DENVER (KDVR) — The killing of Tyre Nichols in Memphis has many calling for police reform nationwide. During Nichols’ funeral this week, Vice President Kamala Harris and Rev. Al Sharpton called on Congress to pass the George Floyd Justice in Policing Act.

Colorado passed a sweeping bill of police reforms back in 2020 after George Floyd was killed by a police officer. A co-sponsor of that law, state Rep. Leslie Herod, D-Denver, joined the political program “Colorado Point of View” this week.

Gov. Jared Polis signed the Enhance Law Enforcement Integrity Act in June 2020. It led to several police reforms that are still being enacted to this day. That includes requiring officers to wear body cameras and report any use of force that results in injury or death, as well as eliminating qualified immunity for officers.

“It’s basically a shield saying if you knowingly do wrong as a police officer, you no longer have a shield of protection to keep you from prosecution,” Herod said. “We want to make sure that Colorado officers act with the utmost integrity and are held accountable.”

Herod: Colorado law could have stopped Nichols’ death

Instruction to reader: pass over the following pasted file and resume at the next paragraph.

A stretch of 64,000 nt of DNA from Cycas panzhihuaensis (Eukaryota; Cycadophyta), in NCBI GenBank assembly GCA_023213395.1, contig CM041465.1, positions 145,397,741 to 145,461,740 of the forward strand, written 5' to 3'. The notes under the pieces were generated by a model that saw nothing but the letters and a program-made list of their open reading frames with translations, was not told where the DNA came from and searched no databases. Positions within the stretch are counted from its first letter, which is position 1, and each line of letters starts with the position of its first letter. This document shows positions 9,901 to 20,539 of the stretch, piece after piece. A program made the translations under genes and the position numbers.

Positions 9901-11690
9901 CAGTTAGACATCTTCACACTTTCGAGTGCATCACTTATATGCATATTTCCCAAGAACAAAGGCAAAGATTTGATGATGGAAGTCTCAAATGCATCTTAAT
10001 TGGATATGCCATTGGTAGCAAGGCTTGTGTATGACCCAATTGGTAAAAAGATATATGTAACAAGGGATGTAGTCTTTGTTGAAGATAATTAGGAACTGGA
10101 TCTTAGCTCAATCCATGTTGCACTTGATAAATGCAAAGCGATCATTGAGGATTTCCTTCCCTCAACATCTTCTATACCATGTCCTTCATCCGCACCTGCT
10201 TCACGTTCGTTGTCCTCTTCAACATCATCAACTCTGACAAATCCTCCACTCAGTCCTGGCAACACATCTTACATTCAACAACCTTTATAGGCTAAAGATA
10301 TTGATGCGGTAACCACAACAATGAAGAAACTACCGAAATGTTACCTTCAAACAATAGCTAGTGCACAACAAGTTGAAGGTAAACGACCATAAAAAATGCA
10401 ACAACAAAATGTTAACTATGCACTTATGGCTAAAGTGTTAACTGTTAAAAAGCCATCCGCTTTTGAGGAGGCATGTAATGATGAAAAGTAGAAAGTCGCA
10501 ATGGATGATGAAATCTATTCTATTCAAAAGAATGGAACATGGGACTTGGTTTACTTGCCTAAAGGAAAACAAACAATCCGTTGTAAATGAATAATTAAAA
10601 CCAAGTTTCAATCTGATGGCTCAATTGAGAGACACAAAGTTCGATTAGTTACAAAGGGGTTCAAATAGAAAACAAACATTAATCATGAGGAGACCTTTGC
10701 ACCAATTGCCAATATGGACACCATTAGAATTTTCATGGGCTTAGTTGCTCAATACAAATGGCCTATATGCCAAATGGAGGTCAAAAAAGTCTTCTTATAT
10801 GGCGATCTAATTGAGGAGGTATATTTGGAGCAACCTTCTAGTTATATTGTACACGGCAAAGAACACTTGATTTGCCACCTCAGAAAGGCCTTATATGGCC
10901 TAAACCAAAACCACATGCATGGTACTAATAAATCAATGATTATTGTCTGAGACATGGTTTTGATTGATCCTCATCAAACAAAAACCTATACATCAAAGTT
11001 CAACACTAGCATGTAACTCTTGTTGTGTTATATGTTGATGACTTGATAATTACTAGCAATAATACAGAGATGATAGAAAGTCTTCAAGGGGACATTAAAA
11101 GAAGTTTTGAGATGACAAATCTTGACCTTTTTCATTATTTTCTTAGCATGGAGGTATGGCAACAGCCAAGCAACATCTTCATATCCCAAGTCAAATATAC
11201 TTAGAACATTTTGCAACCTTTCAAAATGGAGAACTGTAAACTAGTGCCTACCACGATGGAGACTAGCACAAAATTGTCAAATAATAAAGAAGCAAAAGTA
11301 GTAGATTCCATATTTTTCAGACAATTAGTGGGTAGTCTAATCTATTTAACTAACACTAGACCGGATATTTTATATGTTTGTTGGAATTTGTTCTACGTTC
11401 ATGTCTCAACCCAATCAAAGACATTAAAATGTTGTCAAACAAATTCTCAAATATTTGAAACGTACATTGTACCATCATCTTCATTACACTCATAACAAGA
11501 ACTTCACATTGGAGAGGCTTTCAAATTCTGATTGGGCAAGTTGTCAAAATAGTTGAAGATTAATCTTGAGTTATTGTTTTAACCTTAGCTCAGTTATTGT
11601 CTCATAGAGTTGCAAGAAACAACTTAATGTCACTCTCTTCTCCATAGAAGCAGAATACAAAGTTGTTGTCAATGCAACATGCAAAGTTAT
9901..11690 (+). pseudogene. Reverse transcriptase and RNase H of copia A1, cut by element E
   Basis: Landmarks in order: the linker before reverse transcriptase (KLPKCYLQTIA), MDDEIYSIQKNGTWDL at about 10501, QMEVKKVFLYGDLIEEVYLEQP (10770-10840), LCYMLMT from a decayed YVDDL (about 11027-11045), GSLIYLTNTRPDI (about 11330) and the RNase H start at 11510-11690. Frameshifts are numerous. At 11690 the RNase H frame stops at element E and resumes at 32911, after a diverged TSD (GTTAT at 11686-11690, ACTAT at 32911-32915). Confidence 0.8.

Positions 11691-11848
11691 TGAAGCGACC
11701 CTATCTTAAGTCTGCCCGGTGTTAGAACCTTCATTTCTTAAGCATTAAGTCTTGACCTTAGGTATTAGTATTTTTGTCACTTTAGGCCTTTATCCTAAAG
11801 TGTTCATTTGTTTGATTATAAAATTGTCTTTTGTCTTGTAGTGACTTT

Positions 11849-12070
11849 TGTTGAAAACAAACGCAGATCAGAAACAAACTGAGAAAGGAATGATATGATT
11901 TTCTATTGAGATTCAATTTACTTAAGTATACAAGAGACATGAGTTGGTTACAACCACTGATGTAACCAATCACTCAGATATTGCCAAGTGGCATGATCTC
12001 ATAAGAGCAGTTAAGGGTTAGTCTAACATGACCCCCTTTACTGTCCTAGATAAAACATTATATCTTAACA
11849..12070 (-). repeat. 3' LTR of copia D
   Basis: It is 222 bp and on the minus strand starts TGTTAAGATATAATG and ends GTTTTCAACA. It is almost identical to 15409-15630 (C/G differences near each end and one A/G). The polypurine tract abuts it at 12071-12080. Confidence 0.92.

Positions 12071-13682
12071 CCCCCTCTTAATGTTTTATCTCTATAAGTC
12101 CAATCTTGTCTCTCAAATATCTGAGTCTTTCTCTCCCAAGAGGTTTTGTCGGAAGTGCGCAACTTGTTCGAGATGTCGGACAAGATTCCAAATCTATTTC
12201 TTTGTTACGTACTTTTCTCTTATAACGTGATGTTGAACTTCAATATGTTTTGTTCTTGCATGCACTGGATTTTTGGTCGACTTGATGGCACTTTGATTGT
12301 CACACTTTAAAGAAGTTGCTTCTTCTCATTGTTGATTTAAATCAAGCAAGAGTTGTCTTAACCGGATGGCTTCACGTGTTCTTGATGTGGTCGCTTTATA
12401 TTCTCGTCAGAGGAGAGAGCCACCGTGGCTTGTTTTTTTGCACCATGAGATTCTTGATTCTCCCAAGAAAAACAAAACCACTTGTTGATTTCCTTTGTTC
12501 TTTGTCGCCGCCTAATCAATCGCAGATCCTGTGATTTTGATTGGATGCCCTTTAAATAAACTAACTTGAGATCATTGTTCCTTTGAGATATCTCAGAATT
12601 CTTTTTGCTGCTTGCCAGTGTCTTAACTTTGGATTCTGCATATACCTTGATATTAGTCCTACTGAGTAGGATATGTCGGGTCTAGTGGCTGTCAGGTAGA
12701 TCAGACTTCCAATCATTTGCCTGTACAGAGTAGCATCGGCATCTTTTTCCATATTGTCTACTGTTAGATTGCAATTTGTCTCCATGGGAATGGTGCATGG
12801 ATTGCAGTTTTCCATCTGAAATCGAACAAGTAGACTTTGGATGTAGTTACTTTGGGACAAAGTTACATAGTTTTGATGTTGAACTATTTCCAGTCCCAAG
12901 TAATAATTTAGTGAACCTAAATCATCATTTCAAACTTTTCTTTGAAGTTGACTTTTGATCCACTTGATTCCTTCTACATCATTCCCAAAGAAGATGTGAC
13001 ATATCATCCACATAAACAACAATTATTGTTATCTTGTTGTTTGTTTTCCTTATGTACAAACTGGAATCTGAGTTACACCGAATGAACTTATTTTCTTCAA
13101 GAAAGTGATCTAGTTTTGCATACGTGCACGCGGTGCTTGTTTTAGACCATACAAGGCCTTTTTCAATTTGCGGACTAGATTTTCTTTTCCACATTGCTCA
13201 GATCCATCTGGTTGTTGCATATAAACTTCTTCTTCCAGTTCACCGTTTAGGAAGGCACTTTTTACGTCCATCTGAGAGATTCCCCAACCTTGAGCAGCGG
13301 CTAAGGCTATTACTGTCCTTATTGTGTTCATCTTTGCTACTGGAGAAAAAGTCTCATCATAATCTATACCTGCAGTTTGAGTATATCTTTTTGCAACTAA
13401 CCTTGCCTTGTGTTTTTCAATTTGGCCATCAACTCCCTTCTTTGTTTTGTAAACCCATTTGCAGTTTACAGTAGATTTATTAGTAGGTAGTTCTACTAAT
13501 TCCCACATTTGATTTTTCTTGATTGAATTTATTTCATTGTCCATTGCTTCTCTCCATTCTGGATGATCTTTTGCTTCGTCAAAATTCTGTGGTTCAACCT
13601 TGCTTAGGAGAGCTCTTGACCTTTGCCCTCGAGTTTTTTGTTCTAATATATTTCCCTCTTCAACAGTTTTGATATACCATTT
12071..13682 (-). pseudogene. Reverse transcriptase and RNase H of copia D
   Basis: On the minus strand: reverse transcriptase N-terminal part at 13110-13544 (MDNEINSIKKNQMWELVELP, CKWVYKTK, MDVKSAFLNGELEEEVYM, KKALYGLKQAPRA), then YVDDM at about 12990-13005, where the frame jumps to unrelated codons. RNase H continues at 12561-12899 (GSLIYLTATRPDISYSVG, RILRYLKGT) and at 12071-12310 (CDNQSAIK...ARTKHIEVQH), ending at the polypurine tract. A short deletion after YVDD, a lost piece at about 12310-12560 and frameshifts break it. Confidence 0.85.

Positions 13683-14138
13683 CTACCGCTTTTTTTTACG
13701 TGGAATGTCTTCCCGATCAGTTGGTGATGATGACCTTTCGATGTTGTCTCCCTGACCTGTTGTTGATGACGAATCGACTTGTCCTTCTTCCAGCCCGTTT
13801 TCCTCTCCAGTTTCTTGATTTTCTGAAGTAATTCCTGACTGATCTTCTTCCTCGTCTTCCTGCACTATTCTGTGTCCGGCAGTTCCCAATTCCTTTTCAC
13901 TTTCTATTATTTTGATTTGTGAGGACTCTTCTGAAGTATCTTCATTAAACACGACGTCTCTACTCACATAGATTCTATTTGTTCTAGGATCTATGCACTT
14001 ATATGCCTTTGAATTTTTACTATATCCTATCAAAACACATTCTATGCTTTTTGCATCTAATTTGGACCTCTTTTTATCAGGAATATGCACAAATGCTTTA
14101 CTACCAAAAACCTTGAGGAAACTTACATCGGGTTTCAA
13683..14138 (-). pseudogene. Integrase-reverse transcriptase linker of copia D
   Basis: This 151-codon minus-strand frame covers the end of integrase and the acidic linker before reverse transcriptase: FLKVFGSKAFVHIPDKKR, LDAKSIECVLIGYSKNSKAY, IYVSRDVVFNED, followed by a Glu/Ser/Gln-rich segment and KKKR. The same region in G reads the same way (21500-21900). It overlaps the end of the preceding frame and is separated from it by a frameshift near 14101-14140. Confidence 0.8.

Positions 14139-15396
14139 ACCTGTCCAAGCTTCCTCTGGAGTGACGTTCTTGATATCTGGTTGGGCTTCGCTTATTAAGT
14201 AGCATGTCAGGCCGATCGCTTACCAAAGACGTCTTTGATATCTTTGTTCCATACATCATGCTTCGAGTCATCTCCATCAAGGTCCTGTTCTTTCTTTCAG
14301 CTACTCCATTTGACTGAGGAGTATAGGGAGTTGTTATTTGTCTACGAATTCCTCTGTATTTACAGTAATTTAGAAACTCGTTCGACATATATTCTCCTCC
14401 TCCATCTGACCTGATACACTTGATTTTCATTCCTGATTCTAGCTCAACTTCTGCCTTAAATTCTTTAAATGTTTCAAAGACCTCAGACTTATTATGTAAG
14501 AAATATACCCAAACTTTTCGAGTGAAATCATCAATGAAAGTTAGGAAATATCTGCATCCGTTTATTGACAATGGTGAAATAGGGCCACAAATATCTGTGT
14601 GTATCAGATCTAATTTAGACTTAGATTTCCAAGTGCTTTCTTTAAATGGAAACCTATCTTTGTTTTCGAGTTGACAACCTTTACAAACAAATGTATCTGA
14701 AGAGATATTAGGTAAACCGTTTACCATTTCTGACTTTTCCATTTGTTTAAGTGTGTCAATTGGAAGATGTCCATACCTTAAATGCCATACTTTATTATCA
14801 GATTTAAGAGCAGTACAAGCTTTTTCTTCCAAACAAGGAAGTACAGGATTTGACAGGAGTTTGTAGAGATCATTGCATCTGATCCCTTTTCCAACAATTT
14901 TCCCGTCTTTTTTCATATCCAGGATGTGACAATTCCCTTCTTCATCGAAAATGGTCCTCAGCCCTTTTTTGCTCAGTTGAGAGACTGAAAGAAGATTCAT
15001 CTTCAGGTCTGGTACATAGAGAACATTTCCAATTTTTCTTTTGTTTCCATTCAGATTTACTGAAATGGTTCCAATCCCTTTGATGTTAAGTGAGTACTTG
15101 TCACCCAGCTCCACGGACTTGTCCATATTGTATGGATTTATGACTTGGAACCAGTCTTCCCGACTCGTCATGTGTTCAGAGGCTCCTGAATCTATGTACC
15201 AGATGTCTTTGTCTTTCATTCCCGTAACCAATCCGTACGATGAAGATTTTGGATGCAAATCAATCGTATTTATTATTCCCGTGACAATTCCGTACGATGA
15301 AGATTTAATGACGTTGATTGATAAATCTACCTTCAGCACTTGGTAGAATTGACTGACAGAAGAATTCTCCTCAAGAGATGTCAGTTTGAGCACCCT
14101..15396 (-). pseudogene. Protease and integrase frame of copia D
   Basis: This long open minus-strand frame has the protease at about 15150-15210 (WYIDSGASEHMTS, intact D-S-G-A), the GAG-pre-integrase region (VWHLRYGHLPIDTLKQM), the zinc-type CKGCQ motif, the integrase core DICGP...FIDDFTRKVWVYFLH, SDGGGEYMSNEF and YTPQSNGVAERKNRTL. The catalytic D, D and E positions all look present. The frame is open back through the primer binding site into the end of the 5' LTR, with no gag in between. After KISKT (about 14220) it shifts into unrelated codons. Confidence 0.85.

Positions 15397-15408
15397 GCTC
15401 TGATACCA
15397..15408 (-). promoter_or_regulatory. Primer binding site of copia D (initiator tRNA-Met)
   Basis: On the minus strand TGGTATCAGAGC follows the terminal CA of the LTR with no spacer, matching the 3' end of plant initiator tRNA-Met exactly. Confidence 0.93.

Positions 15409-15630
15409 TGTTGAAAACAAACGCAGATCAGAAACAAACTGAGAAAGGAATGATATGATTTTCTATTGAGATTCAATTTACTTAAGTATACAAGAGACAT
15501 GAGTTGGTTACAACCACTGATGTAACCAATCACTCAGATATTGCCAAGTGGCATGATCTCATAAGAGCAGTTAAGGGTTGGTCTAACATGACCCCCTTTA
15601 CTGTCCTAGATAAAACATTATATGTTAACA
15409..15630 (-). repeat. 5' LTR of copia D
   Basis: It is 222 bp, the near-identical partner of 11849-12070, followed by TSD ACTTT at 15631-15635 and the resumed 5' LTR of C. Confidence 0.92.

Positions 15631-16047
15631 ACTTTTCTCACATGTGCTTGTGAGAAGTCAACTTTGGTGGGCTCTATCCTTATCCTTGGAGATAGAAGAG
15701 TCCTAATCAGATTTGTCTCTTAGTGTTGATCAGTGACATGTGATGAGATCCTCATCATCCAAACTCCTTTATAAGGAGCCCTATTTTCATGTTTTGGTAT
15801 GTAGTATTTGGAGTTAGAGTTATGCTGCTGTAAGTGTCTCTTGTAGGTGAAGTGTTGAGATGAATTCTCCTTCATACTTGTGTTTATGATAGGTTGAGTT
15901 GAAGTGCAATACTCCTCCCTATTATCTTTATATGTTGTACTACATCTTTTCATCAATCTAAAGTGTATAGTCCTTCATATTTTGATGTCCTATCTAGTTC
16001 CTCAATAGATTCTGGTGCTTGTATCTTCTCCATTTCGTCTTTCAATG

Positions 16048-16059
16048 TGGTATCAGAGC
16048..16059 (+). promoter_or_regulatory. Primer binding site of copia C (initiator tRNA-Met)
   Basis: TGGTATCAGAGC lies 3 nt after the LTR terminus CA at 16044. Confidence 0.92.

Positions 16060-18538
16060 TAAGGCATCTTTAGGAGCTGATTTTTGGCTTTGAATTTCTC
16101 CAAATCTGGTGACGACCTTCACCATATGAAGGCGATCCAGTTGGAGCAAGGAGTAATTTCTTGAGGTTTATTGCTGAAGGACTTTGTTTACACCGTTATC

The law requires officers to intervene if they see a fellow officer using excessive force or violating someone’s rights. Herod said that for her, this is the most important part of that law.

“That’s so very important because that would have stopped this brutal attack on Tyre (Nichols),” Herod said. “It would’ve stopped so much brutality we’ve seen happen where officers are a part of it, or they step back and just let it happen.”

Many law enforcement agencies have struggled with recruiting new officers in recent years. According to the Data Desk, Denver and Aurora police forces were down 7% as of August 2022.

Herod was also asked if her law is affecting police recruitment. Watch her answer to that and much more on “Colorado Point of View” this Saturday at 7:30 p.m. or Sunday at 7:30 a.m. on Colorado’s Very Own Channel 2.